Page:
How to Make a Muppet - Style Puppet for $25




About: Indy Mogul is the network dedicated to DIY filmmakers and film lovers alike. Our first show, Backyard FX, is a creative and funny 'how-to' guide for making film effects on the cheap. New episode every Monday...
Have you ever wanted to build your own Muppet - style puppet? Well we'll show you how for only $25! Watch this video below and subscribe to iTunes and if you still want a more detailed description, read on!

First, you'll need to buy a few things to make it. Here's a shopping list:

1. A good-sized piece of Styro Foam or soft Foam. (This is going to be used to make the all important puppet head. So keep that in mind when deciding on a size. They usually come in blocks or spheres)

2. One yard of stretchy fleece. (Color of your choice, this is going to be the puppet skin.)

3. Some children's clothes. (I know it feels creepy, but go to Good Will and buy your puppet some clothes.)

4. Something to make the eyes. (I've used white plastic bottle caps, construction paper, chap stick caps, and those stick on googly eyes. Be creative!)

5. Some black and red felt.

6. Something for the hair. (This could be a cheap wig, pieces of felt cut into strips, or just a hat!)

7. Hot glue gun, or spray adhesive.

8. A needle and thread.

Step 1: Building the Head

While this is the most important part of the puppet, it is not terribly complicated. If your using soft foam you'll have to get your hands on an electric turkey carver. If you have styro foam a turkey carver or a steak knife will work. First cut the basic shape of your puppet head out of your block or sphere of foam. Start small and make incremented cuts. Eventually a new puppet skull will emerge. Much like people, puppets come in all shapes and sizes. So don't be afraid to use wacky forms!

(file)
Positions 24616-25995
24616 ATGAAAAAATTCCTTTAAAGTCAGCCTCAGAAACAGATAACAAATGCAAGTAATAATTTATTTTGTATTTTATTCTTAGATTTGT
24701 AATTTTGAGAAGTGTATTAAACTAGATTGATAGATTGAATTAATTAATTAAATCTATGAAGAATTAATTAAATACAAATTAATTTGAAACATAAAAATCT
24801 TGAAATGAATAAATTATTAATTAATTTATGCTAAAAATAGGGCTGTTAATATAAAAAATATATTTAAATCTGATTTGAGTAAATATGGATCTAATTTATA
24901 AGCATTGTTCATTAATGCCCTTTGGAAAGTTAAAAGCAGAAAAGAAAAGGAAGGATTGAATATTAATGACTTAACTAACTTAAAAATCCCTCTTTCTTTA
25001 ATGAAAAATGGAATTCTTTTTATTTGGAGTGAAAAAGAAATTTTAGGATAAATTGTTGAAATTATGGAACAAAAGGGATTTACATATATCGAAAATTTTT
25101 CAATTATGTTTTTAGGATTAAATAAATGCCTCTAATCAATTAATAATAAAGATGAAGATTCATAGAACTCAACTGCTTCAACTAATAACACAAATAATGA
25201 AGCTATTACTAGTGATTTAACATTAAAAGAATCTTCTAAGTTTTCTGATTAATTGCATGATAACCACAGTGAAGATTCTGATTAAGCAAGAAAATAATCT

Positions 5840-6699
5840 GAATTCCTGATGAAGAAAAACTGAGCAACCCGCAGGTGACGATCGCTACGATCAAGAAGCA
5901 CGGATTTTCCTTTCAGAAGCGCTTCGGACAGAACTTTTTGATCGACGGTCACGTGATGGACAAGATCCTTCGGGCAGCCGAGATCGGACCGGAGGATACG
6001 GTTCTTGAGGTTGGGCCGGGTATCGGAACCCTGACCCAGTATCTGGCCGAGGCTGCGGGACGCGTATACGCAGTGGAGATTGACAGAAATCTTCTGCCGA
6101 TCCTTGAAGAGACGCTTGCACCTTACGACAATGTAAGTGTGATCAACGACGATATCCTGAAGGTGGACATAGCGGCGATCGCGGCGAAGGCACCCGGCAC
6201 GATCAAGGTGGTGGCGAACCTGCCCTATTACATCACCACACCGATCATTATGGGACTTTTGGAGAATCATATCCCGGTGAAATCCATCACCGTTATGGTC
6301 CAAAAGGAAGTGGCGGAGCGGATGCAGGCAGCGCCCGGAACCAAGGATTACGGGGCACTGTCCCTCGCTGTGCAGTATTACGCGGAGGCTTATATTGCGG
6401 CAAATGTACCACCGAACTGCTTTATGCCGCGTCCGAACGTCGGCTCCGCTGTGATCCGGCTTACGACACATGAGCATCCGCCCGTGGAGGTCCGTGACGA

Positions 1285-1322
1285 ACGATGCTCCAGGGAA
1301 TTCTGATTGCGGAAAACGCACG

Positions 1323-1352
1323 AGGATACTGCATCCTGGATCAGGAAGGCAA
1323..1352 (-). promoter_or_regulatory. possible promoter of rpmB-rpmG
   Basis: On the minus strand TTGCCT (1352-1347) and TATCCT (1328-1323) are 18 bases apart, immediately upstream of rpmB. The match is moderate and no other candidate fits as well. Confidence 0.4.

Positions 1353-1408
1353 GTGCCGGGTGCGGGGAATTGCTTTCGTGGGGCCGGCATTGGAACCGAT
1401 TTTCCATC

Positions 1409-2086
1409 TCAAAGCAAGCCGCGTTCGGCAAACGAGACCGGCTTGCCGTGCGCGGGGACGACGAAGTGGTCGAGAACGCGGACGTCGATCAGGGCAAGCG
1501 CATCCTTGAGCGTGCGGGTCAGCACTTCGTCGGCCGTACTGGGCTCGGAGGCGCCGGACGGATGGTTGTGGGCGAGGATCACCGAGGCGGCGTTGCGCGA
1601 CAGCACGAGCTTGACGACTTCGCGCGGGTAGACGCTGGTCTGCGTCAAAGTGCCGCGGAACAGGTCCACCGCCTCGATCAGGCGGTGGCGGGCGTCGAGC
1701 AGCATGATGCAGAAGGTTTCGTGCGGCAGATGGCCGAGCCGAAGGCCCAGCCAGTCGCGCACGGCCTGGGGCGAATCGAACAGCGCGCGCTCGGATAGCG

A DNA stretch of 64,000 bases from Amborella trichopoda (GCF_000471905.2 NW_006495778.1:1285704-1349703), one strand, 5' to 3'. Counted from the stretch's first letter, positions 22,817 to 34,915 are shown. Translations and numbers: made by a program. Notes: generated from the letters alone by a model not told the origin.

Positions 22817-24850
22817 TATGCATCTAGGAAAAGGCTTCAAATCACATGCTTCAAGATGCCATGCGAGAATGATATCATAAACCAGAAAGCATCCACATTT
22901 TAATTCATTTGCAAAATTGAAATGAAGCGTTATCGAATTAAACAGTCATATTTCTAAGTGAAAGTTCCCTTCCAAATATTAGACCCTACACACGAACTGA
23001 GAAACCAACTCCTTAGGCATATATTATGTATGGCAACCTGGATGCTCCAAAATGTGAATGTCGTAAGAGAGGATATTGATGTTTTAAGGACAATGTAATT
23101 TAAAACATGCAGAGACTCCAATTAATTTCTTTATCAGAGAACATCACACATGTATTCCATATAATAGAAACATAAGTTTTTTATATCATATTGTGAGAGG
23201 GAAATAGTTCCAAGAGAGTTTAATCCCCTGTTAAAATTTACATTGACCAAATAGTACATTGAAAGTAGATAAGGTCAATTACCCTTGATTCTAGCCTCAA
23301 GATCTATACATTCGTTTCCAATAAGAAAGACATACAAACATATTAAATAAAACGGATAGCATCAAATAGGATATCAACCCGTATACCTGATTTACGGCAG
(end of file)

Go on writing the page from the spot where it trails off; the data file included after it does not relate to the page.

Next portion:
Step 2: Making the Eye Sockets

Once you have the basic shape you can start cutting out eye sockets and a mouth. For this particular puppet (Gary) I chose to cut out where the lower jaw would be and add it later using cardboard. Giving Gary that "flappy" mouth look. Don't forget to cut a hole for your hand to go. I like to cut a little groove for my thumb and fingers to slip into. This makes manipulating the mouth much easier.

Step 3: The Puppet Skin

Next comes the puppet skin. You can use hot glue or spray adhesive. The latter provides a stronger bond, but is harder to work with. Cut a piece of fleece that is big enough to cover your puppet head and start gluing it to the middle of the face. Make sure you glue the fleece deep into the eye sockets. Moving out from the center, keep readjusting, stretching and gluing until you have cover the face evenly and securely.

Step 4: The Nose

For Gary I chose to give him a big nose. So the next step was to carefully cover that egg shaped shnoz with fleece. This was a huge pain, so with future puppets I would glue a piece of scrap foam as a nose BEFORE I started applying the fleece. This method is easier, but makes for a much less prominent nose.

Step 5: The Face

Next came the eyes and the bottom jaw. All done with hot glue, felt, fleece, some cardboard, plastic water bottle caps and a lot of love.

As you can see I also added some black felt for the inside of the mouth and a red felt tongue. I was too lazy to deal with hair on this puppet. So like many other bald men in Hollywood, Gary will be donning the baseball cap in place of hair. Using some more fleece I created a neck and covered up any patches where foam was still visible.

Next Add ears, eyebrows, mustache or anything else you want your puppet to have. Maybe an eye patch!?

Step 6: The Clothes and Body

Next comes the clothes and puppet body. I found that a t-shirt and a button up shirt work great for boy puppets. I glued the puppet neck to the collar of the T-shirt, and then just buttoned up the outer shirt like normal. To give your puppet body some "meat," crumple up newspaper or use some extra foam and stuff it into the T-shirt.